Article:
State Attorneys General Call on Trump to Fold on Legal Internet Poker

Posted on December 5th, 2016 by Alana Markoff
state attorneys general online poker

Ten state attorneys general are asking the next administration to consider restoring the Wire Act and eliminating online gaming and internet poker. (Image: Getty Images/politico.com)

Ten state attorneys general have cosigned a letter that urges President-elect Donald Trump and Vice President-elect Mike Pence to consider reinterpreting the Wire Act in hopes of outlawing legal online casinos and poker rooms.

Obtained this week by the Poker Players Alliance (PPA), the letter puts internet poker once again under attack in Washington, DC.

“We the undersigned Attorneys General, send this letter to express our deep concern over the current interpretation of the Wire Act and to request your help in restoring the Wire Act’s protections,” the document addressed to the Trump transition team reads. “The anonymity of the internet offers vast opportunities for criminal activity, terrorist financing, and money laundering through online gaming sites.”

Among the 10 state attorneys general is Nevada’s Adam Laxalt (R). The leading law enforcement agent for Louisiana, Michigan, Nebraska, North Dakota, Oklahoma, South Carolina, South Dakota, Texas, and Utah represent the other attorney general signatories.

Online poker backers believe the attorneys general need to do more research before rushing to such outlandish conclusions. Another review of the letter itself would have also been prudent.

In the third paragraph, the attorneys claim “teenagers make up half of the 16 million people in the US with gambling additions.”

Appeasing the Swamp

A central theme of Trump’s presidential campaign was to disrupt politics as usual. He self-financed his primary efforts and only accepted super PAC money once he was up against the well-funded Clinton machine.

He stood firm in telling voters that he would “drain the swamp” upon his arrival to DC.

“If we let the Clinton cartel run this government, history will record that 2017 was the year America lost its independence,” Trump said in October. “The system is rigged by the donors . . . I’m going to fight for every person in this country who believes government should serve the people, not the donors and special interests.”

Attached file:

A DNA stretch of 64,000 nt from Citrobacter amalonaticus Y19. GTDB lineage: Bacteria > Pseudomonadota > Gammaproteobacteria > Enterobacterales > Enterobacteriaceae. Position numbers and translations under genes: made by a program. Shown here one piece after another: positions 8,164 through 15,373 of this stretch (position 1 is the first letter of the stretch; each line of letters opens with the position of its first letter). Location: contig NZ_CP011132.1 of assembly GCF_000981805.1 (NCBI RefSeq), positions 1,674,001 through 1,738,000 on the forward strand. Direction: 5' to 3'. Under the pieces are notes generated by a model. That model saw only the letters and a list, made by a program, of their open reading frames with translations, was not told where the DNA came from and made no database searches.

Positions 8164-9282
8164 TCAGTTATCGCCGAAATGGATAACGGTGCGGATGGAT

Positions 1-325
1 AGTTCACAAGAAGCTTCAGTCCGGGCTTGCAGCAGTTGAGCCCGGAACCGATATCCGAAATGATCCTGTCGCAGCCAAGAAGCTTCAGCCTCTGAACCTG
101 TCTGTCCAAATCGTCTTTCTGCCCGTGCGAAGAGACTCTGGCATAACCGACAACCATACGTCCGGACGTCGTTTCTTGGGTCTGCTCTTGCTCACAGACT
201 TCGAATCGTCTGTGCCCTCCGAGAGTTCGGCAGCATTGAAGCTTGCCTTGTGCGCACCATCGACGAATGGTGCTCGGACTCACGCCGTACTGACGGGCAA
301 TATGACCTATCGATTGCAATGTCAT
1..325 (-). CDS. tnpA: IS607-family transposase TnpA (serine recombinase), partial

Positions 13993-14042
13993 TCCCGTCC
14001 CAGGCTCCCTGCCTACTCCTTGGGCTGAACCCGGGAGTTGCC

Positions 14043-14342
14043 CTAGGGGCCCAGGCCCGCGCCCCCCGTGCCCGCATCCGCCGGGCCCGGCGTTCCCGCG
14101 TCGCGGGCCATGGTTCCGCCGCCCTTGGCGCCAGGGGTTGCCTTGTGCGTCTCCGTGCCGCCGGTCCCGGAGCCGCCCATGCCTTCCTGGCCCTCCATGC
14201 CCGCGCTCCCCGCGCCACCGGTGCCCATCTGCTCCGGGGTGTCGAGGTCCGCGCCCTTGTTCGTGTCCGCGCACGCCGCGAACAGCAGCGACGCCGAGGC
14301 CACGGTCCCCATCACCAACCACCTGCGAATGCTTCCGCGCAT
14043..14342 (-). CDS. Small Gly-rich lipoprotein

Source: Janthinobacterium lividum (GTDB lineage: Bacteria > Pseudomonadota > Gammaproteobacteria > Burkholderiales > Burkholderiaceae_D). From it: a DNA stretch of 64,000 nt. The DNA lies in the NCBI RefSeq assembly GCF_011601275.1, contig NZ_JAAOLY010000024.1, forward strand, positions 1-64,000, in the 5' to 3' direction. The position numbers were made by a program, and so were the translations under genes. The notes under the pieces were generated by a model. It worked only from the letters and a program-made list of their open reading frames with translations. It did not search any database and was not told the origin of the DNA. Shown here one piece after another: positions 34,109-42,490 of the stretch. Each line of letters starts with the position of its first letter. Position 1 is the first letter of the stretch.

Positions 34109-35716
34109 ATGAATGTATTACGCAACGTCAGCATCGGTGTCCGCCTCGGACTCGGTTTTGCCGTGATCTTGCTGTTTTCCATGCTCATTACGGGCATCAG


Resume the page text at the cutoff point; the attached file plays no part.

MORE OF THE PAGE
But Trump’s largest campaign contributor was Las Vegas Sands billionaire Sheldon Adelson. Online gaming enthusiasts in the US know Adelson for his wishes to overturn a 2011 interpretation of the Wire Act made by the US Department of Justice and essentially block online poker.

He’s used his immense campaign contributions to convince some congresspersons into backing the Restoration of America’s Wire Act (RAWA). Senators Lindsey Graham (R-South Carolina) and Rep. Jason Chaffetz (R-Utah) authored their respective versions of RAWA, but the bills have been wildly unpopular in either chamber.

The language in the attorneys general letter closely resembles arguments made by RAWA proponents.

Trump’s River Card

It’s unclear if Trump, a man who made many of his billions off casinos, would support an online ban on internet gambling. Trump is thought to be in favor of smaller government and individual state rights, but since his has zero legislative voting history, it’s difficult to pinpoint which precise path the president-elect will take.

In 2014, Indiana Governor Pence urged his state’s congressional delegation to support RAWA. “I believe it is necessary for Congress to restore the original interpretation of the Wire Act that prohibited internet gambling nationwide,” Pence opined.

No single person is thought to have given more to the Trump movement than Adelson, which is why the PPA’s findings that ten attorneys general are working to take iGaming back to Congress is alarming. However, online gaming expansion proponents seemingly have little to worry about unless a major change in opinion occurs on Capitol Hill.

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